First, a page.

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Historic Rivertowns
Sleepy Hollow News

Sleepy Hollow Lighthouse Renovation To Begin Shortly

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July 2, 2022

By Robert Kimmel–

Much needed repairs to Sleepy Hollow’s iconic lighthouse are set to begin soon after the July 4th weekend, according to Village of Sleepy Hollow officials. The work will keep the structure closed to visitors for at least another 10 months.  The announcement comes a year after Westchester County officially allocated $3.4 million from the County’s capital project budget.  In announcing the financing last July, County Executive George Latimer declared, “This long overdue work will breathe new life into an iconic Westchester landmark.”

“The project will restore the lighthouse, stabilize the structure and prevent further deterioration,” the village stated. “Work consists of repairs and repainting to the exterior cast iron, replacement of windows and doors, repair of cracks in the cellar, cleaning and re-pointing of the foundation masonry, restoration of the interior plaster & painting finishes and repairs to and restoration of all the wood floors. The work will also include reconstruction of the intermediate landing between the bridge and gangway, a new security gate on the mainland and new electric and exterior lighting.”

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Disrepair of the lighthouse has kept it closed for several years. Prior to that, it was a destination for sightseers and tours as well as local residents. Latimer described it as “…a backdrop on many County communications early in my Administration.”

While the lighthouse itself will be closed for visits, Kingsland Point Park and the RiverWalk will remain open.

“Sorry for the inconvenience,” the village wrote. “We look forward to visiting a refurbished lighthouse sometime next year.” Sleepy Hollow manages the lighthouse, under an agreement with the County, which officially owns the structure. The need for work on the Lighthouse has been evident for many years, but it was not until 2011 that County legislators approved design work for its renovation.

The original lighthouse construction was completed in 1883 after years of complaints by steamship owners about navigational concerns stemming from dangerous shallows along the river’s shores. However, its present location is a few miles downstream from the spot originally designated by Congress, which authorized its building back in 1847 at a location just north of Sing Sing prison.  That location was eventually scrapped and the current spot a few miles downstream known as Tarrytown Point was chosen.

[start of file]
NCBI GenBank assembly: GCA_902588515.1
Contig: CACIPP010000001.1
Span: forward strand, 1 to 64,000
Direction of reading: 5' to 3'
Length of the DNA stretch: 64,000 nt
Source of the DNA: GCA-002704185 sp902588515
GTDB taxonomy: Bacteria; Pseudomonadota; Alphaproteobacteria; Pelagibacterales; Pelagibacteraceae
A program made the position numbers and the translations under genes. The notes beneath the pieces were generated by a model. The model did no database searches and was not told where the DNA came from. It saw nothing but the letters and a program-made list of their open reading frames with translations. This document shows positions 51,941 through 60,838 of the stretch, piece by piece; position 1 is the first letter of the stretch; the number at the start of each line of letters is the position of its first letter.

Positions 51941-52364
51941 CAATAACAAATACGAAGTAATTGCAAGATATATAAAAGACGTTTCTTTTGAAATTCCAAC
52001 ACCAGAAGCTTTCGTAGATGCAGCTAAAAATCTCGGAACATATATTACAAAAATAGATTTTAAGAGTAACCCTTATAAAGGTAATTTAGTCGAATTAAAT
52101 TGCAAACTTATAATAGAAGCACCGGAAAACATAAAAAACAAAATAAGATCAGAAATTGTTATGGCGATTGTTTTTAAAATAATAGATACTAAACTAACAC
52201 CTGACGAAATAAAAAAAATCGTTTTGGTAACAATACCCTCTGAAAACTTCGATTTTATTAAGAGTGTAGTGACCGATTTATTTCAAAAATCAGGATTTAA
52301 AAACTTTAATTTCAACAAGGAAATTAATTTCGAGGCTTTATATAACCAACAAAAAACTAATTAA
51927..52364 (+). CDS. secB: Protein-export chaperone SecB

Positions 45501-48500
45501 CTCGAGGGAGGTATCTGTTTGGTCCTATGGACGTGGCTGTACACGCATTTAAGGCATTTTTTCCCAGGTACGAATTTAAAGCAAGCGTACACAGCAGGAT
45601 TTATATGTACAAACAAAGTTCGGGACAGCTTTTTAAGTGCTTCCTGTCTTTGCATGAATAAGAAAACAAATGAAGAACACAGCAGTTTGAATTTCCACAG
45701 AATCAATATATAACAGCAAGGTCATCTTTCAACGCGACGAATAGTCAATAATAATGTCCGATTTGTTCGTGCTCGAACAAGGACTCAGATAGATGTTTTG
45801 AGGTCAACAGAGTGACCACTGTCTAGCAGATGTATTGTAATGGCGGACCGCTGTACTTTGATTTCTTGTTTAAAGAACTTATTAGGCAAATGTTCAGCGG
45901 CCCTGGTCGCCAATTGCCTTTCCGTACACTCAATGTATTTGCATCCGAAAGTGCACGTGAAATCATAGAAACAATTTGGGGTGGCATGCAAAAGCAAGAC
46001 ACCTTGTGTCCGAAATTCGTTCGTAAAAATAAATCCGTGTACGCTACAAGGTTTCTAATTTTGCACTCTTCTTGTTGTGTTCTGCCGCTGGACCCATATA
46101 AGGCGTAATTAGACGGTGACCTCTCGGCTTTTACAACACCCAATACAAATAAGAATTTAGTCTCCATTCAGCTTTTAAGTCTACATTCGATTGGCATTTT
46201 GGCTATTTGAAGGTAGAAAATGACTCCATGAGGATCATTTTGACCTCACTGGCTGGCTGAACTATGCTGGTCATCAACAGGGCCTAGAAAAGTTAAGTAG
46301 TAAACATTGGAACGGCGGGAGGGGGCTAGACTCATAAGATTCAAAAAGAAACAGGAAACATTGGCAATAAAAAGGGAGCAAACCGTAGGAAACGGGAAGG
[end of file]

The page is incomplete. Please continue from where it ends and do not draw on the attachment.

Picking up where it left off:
Legislation in 1849 by New York State read, “The United States has hereby authorized to erect, or cause to be erected, in the Hudson River, at a point in the vicinity of Tarrytown Point, at such distance from the shore that the water at time of ordinary low water mark, shall not exceed two feet in depth, a beacon light for the purpose of securing the safety of vessels navigating the said river.” Shortly thereafter, testimony from the captains and steamship pilots pushed to relocate the light at nearby Beekman Point.  More delays followed because the cost of the construction was more than Congress had authorized.

The land’s owner at the time, Gerard Beekman, was originally reluctant to sell the necessary two acres at the river’s edge because he had envisioned building nearby residences, and believed the construction of the lighthouse would lessen the value of his land. He finally agreed to sell the land at the outer end of the point, but the $3,000 price constituted too great a share of the $4,000 total amount allocated for the lighthouse. That caused more delays.

Decades later, in 1881, the U.S. government finally conceded and apperorpiated $21,000 to build the offshore lighthouse. Upon its completion, officially known as the Tarrytown Lighthouse, Captain Joseph Ackerman lit its light on October 1, 1883. He served as its keeper for 21 years, living there with his wife, three cats and a dog, along with a couple dozen chickens. The last keeper of the lighthouse, Richard Moreland, who served from 1955 to 1958, lived there with his wife and two daughters.

With the expansion of the General Motors plant in 1923, the course of the Pocantico River was altered. Over time, the shoreline grew to within about fifty feet of the lighthouse.  The construction of the Tappan Zee Bridge in 1955 rendered the Lighthouse obsolete.  Its candlepower was reduced in 1957, and it was deactivated in 1965.  Disrepair followed.  The federal government’s General Services Administration turned it over to Westchester County in 1974.  On its hundredth anniversary, October 1, 1983, the lighthouse officially opened to the public. It had been listed on the National Register of Historic Places in 1979.

Westchester County and the Village of Sleepy Hollow joined forces and allocated $800,000 for repair work in 2013; however, the lowest bid received for the work was $1.2 million, and the project was put on hold until more funds could be raised.  In 2015, a new lens was placed atop the Lighthouse. At its installation ceremony, Sleepy Hollow Mayor Ken Wray hailed the event as, “…a first step towards our intended goal of full restoration of this historic lighthouse.” Barring delays, that will occur next spring.

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